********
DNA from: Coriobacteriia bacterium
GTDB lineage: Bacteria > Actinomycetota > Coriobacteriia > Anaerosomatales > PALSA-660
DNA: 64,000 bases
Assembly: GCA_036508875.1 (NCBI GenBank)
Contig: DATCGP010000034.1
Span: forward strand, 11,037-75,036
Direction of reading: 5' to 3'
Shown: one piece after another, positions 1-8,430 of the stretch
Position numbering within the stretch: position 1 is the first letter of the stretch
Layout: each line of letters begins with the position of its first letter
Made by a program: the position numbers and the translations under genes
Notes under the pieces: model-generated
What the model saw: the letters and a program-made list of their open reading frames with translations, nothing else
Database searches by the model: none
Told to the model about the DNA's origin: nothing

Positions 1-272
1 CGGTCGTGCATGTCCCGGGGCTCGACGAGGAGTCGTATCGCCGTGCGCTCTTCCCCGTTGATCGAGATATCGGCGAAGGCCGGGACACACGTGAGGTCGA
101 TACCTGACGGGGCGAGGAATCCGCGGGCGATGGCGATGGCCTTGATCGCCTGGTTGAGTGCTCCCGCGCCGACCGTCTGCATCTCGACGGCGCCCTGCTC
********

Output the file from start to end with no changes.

DNA from: Coriobacteriia bacterium
GTDB lineage: Bacteria > Actinomycetota > Coriobacteriia > Anaerosomatales > PALSA-660
DNA: 64,000 bases
Assembly: GCA_036508875.1 (NCBI GenBank)
Contig: DATCGP010000034.1
Span: forward strand, 11,037-75,036
Direction of reading: 5' to 3'
Shown: one piece after another, positions 1-8,430 of the stretch
Position numbering within the stretch: position 1 is the first letter of the stretch
Layout: each line of letters begins with the position of its first letter
Made by a program: the position numbers and the translations under genes
Notes under the pieces: model-generated
What the model saw: the letters and a program-made list of their open reading frames with translations, nothing else
Database searches by the model: none
Told to the model about the DNA's origin: nothing

Positions 1-272
1 CGGTCGTGCATGTCCCGGGGCTCGACGAGGAGTCGTATCGCCGTGCGCTCTTCCCCGTTGATCGAGATATCGGCGAAGGCCGGGACACACGTGAGGTCGA
101 TACCTGACGGGGCGAGGAATCCGCGGGCGATGGCGATGGCCTTGATCGCCTGGTTGAGTGCTCCCGCGCCGACCGTCTGCATCTCGACGGCGCCCTGCTC